Brokers monitor all of the trades at all times, not just for the first 6 months. This monitoring relates to meeting the opening margin and subsequent margin maintenance requirements.
Reg T sets forth minimum margin requirement levels. Brokers can require more restrictive amounts. Brokers can also restrict what level of risk they can provide customers as well as what securities they allow customers to trade.
Vanguard wants to dissuade trading. That is evidenced by their commission schedule. For example, if account size is less than $50k, the fee is $7 for the first 25 trades and $25 per trade thereafter. They are doing the same with short option writing, namely forcing your to call them to do so. It's all perfectly legal. They are under no obligation to let you do whatever you want to do.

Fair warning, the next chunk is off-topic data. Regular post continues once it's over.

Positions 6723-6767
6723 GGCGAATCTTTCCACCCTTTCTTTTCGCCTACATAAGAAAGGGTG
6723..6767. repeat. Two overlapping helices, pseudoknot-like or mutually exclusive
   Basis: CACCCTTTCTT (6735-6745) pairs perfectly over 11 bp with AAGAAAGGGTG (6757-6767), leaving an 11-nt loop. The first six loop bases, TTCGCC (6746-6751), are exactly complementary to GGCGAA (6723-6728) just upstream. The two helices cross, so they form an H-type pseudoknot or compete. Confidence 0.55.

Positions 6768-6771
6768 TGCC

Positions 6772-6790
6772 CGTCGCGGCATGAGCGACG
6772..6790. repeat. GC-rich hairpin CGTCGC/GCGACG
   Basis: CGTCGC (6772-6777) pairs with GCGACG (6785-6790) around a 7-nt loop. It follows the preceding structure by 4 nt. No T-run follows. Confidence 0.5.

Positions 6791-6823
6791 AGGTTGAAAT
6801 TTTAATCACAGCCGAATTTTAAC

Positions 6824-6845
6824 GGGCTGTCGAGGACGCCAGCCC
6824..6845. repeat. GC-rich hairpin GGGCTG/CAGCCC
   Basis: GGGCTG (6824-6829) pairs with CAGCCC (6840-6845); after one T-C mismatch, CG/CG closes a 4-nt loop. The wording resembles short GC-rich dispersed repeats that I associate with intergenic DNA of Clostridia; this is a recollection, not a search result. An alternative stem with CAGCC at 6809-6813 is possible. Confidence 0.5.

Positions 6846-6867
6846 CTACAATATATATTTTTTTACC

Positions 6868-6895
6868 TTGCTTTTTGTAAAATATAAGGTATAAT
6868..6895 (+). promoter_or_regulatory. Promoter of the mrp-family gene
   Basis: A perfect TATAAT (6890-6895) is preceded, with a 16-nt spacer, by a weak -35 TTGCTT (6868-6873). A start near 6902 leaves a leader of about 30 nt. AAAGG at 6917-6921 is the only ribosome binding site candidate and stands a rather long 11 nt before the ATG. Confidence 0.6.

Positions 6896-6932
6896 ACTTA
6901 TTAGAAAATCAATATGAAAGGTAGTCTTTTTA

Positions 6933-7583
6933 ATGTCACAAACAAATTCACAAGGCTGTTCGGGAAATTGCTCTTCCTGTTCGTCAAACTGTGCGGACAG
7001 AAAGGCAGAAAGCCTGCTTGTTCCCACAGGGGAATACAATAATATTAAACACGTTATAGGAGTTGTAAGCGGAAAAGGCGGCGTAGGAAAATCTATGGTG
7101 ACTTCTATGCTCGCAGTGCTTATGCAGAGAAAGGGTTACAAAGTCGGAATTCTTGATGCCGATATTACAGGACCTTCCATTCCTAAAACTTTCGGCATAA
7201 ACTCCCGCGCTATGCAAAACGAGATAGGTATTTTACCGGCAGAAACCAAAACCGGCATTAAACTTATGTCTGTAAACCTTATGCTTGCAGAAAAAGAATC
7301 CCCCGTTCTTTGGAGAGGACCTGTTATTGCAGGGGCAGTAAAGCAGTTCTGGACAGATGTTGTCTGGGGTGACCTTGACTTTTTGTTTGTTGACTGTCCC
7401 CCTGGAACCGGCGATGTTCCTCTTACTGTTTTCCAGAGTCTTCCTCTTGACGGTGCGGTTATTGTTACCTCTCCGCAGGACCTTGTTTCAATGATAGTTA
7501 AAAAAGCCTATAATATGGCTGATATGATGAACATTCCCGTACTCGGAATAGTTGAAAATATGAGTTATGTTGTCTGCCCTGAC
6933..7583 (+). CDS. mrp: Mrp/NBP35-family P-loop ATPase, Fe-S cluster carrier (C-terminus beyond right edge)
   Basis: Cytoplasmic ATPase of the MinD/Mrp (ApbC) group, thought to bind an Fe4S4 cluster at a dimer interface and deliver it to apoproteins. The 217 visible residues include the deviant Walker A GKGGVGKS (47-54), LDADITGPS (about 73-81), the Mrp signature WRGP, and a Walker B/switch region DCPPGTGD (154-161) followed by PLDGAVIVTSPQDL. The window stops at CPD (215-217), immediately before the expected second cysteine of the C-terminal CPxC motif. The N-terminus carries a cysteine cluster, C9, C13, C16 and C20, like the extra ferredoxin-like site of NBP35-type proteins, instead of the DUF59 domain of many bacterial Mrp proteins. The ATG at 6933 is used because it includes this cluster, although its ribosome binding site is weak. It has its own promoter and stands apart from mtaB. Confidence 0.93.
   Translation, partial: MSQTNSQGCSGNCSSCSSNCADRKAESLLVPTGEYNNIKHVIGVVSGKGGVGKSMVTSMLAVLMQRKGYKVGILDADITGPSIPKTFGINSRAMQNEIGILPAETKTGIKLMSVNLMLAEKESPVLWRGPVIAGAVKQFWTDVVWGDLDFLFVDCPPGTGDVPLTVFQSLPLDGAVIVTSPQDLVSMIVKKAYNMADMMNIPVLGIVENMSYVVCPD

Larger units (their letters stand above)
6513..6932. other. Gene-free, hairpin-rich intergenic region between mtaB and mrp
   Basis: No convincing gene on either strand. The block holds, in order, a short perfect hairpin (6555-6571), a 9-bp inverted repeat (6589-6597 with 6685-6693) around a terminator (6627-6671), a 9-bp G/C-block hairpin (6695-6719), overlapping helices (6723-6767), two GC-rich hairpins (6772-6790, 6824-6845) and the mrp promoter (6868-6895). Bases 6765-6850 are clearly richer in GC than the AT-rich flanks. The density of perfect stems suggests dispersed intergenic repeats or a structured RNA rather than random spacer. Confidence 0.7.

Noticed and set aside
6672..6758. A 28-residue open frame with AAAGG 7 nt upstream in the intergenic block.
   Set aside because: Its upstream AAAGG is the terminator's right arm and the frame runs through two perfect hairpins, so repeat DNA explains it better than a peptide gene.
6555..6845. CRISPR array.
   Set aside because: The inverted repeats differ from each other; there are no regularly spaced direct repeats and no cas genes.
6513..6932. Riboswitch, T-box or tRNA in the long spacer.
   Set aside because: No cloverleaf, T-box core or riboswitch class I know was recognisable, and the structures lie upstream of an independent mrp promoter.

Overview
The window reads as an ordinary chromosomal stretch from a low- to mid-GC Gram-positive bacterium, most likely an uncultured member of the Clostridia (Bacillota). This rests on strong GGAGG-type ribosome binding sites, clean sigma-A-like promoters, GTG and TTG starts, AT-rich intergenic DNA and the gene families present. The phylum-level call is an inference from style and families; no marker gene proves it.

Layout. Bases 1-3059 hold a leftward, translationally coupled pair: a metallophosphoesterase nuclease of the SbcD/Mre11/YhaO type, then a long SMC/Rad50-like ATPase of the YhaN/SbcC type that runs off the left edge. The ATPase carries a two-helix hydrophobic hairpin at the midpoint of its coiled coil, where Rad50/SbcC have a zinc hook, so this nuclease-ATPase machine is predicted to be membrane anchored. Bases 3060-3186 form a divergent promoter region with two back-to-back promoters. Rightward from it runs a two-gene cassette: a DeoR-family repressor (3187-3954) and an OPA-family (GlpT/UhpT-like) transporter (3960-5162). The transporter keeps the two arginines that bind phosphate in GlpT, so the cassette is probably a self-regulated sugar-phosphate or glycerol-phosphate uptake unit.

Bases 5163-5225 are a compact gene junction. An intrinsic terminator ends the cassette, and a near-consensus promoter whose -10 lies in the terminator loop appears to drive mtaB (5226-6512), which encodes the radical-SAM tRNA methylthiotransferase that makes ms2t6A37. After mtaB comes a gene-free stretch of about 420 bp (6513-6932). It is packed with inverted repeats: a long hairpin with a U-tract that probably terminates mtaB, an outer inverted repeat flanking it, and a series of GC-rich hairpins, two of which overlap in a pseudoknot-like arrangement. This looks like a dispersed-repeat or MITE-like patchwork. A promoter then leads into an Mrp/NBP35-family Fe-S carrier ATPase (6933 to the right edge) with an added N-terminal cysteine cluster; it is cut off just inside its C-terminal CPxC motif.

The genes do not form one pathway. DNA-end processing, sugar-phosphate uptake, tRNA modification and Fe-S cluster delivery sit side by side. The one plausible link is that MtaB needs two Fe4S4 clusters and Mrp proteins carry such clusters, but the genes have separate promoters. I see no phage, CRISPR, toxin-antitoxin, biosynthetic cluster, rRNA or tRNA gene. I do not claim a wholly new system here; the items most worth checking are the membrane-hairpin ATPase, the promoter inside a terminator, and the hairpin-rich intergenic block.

As for the idea of frontrunning, the first paragraph in your link answers that:
Front-running is when a broker or other entity enters into a trade because they have foreknowledge of a big non-publicized transaction that will influence the price of the asset, resulting in a likely financial gain for the broker.
I doubt that your trades are large enough to move the market. Vanguard isn't an investment bank with a trading desk so I doubt that they have any interest in front running your small trades (I assume that they're small because if otherwise, you'd be trading elsewhere). Traders are not their target audience.